Giovanni Agnelli, better known as Gianni, was an Italian industrialist and head of the Fiat empire which he ran with great success making him the wealthiest man in modern Italy at the time.
Agnelli led a life of racing yachts, glamorous parties, beautiful women (he was romantically linked with Rita Hayworth, Anita Ekberg and Jackie Kennedy) and fast cars – he survived dozens of serious accidents, on the road, on the slope and on the sea. He was even once shot by a Nazi. Not in a political or ideological difference of opinion but in an argument over a woman. His was the impetuous, jet-set life of a playboy.
When he got dressed it was with an eccentric sense of style. When Agnelli was seen it became less about what he was wearing and more about how he wore it. In Italy they call it ‘sprezzatura’ – making the difficult look easy. He may have turned up with an unbuttoned shirt with his tie askew looking slightly slapdash, but the whole outfit was always considered, always deliberate. The upshot was he was always the coolest man in any room he walked in to.
He wore loafers with suits when it was unthinkable at the time. But soon enough everyone was wearing loafers with their suits, which meant that Gianni started wearing high top hiking boots. His tie would have the skinny end showing below the thick end and he wore his button down collars and surgeon cuffs unbuttoned – quirks that remain common within men’s fashion today. And probably most famous of all, he always wore his watch over his cuffs. It may sound ridiculous and if you or I tried it, it would probably look ridiculous, but on Gianni it just worked.
Featured in practically every best-dressed list that exists, his style has shaped fashion ever since. We all want a little bit of that attitude to rub off on us. The thought that we could barely make an effort and yet still manage to look fantastically elegant.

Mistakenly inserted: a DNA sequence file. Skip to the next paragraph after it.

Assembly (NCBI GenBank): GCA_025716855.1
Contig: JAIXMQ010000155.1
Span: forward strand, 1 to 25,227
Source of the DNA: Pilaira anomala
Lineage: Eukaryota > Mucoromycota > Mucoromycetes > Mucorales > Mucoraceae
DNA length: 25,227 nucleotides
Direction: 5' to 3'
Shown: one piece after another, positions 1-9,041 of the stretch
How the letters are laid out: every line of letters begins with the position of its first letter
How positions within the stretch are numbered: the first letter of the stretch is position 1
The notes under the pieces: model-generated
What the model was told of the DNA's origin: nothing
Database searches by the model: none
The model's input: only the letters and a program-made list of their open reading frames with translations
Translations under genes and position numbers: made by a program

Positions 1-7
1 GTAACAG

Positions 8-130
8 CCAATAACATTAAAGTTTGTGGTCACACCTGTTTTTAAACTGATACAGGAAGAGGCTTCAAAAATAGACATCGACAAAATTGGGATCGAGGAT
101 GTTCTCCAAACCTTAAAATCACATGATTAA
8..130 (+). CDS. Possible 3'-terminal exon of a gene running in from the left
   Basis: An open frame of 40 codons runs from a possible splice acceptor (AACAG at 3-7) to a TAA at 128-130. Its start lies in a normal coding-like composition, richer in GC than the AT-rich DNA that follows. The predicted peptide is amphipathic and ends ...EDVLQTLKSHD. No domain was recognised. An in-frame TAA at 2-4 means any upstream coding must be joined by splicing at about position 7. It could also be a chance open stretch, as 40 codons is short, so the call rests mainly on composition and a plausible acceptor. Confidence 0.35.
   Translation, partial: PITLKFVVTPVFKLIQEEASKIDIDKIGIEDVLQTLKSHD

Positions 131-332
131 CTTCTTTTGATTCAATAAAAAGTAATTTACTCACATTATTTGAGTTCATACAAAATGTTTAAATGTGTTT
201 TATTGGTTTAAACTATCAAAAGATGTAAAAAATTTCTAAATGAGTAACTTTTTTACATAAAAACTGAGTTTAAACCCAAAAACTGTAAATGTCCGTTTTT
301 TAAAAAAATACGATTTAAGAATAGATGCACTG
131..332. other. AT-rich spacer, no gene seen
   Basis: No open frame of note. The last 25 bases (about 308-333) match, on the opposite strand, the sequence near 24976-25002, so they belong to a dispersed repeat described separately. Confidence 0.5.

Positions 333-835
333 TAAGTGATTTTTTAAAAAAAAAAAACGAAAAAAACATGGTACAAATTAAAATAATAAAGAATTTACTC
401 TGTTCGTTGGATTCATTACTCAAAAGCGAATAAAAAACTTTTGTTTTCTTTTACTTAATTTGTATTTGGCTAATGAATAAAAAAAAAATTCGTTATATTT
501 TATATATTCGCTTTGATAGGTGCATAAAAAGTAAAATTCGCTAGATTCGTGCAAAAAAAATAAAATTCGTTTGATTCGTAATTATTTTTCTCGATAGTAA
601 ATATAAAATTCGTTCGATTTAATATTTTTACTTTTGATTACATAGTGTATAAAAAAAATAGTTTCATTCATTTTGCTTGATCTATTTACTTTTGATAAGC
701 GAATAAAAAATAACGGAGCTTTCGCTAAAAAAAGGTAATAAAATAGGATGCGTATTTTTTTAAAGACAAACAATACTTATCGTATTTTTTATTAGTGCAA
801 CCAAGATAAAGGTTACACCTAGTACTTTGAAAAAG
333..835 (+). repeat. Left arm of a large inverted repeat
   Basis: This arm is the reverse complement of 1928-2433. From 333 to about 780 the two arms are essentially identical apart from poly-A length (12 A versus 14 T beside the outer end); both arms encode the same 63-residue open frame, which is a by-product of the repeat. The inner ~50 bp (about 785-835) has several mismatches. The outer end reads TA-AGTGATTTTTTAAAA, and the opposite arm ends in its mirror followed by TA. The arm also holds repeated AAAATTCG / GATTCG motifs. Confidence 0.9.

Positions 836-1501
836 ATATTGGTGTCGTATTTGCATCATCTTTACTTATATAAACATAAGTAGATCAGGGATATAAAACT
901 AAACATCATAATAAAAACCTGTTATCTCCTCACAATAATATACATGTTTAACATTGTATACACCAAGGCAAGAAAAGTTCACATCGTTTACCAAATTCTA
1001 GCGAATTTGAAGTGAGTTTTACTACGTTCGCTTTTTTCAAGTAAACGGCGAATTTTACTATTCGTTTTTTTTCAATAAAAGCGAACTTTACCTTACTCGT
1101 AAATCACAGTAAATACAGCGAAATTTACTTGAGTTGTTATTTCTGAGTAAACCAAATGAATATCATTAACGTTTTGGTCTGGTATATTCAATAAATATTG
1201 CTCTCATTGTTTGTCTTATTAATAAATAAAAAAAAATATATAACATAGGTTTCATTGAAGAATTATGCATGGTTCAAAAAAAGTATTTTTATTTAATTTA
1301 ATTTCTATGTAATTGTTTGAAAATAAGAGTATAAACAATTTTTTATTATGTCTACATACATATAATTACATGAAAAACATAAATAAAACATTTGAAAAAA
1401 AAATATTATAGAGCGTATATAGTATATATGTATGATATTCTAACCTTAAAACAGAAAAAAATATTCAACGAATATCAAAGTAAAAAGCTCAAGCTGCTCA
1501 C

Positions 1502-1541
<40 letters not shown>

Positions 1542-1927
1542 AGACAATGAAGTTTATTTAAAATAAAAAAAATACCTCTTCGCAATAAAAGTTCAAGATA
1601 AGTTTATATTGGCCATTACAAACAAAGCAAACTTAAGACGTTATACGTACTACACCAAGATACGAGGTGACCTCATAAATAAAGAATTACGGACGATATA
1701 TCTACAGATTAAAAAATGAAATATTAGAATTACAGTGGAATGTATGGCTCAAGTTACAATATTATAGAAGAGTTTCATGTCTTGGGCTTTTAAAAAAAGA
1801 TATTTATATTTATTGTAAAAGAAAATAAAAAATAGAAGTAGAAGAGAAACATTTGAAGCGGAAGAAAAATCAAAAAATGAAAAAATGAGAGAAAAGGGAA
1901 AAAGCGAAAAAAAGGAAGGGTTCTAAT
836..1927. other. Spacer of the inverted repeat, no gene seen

And it wasn’t just his style in clothes that was distinctive, being the chairman of Fiat gave him carte blanche to commission some seriously interesting cars, (don’t forget Fiat owned Ferrari, Alfa Romeo, Maserati etc in his time).
He commissioned many one-off Fiat Pandas and 500s, a Fiat Familiare estate complete with wicker basket roof box and a Multipla Spider. Why? Why not?
In 1986 he commissioned a Ferrari Testarossa Spider – trying to incorporate a folding roof around a mid-mounted, 12-cylinder engine was not easy, and due to an old leg injury of his, the car featured a unique Valeo transmission. This allowed the clutch pedal to retract so the car could switch from a three-pedal manual to a two pedal automatic. Ingenious! Agnelli ordered the same system on his F40.
Agnelli: Industrialist, individualist. Icon.
Like his granddaughter would say, “ When he was around, you knew something was going to happen.”